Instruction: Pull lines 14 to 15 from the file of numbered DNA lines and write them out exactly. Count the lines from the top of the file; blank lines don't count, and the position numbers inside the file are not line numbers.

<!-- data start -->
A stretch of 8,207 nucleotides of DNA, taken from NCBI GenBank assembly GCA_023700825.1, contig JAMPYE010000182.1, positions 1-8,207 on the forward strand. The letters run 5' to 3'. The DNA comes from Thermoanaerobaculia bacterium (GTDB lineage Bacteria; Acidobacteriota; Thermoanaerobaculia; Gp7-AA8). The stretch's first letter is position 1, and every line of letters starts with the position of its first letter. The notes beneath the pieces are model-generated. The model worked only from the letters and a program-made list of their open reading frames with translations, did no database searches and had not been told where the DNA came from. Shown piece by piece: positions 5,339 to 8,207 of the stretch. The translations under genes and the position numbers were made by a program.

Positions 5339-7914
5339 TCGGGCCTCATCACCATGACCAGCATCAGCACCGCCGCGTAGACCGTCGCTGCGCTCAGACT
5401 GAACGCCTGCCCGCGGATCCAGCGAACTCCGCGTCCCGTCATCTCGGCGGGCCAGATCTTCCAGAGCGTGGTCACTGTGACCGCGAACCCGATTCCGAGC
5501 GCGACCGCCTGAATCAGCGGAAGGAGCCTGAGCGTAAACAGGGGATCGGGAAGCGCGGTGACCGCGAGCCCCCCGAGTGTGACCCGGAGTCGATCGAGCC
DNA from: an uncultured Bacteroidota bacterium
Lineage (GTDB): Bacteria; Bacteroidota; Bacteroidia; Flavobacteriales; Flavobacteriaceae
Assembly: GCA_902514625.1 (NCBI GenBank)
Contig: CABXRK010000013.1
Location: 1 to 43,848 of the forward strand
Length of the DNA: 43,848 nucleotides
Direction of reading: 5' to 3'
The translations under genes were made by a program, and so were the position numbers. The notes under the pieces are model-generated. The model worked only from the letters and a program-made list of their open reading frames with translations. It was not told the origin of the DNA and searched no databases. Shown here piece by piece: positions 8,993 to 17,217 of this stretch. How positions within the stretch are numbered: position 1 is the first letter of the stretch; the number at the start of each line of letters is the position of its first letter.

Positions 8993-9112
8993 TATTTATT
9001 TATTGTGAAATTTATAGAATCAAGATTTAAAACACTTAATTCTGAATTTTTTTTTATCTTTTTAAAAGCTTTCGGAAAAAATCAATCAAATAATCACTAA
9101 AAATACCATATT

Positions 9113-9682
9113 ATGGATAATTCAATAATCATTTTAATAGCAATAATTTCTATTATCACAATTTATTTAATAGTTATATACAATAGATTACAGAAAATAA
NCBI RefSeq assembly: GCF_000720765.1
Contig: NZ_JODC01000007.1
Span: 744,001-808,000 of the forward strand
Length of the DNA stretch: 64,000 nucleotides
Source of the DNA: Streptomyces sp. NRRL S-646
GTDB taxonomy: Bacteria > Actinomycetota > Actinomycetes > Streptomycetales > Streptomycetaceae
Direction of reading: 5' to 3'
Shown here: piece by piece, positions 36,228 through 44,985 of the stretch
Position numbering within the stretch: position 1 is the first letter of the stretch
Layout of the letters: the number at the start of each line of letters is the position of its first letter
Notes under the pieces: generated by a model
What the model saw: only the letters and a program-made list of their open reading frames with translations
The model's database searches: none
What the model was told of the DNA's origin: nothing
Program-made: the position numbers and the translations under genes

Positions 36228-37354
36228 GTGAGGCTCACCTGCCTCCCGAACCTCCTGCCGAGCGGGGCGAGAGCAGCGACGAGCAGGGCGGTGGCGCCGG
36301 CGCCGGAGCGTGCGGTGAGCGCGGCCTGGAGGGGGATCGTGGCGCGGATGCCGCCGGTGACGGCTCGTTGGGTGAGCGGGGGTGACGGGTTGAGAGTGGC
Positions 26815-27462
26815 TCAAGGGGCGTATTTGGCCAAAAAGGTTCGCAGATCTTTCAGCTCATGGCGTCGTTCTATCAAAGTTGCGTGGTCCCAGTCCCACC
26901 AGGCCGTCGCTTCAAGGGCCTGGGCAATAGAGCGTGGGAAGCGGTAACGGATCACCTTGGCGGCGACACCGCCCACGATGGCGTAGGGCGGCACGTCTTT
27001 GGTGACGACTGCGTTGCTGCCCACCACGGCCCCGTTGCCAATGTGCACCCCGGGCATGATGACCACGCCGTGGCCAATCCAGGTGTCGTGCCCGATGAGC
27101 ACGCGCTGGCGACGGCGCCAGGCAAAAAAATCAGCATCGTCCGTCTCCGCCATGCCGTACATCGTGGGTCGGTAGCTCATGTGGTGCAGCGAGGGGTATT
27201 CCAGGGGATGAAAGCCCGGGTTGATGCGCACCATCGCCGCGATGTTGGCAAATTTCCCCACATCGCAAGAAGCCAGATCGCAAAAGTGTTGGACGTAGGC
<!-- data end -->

Positions 8993-9112
8993 TATTTATT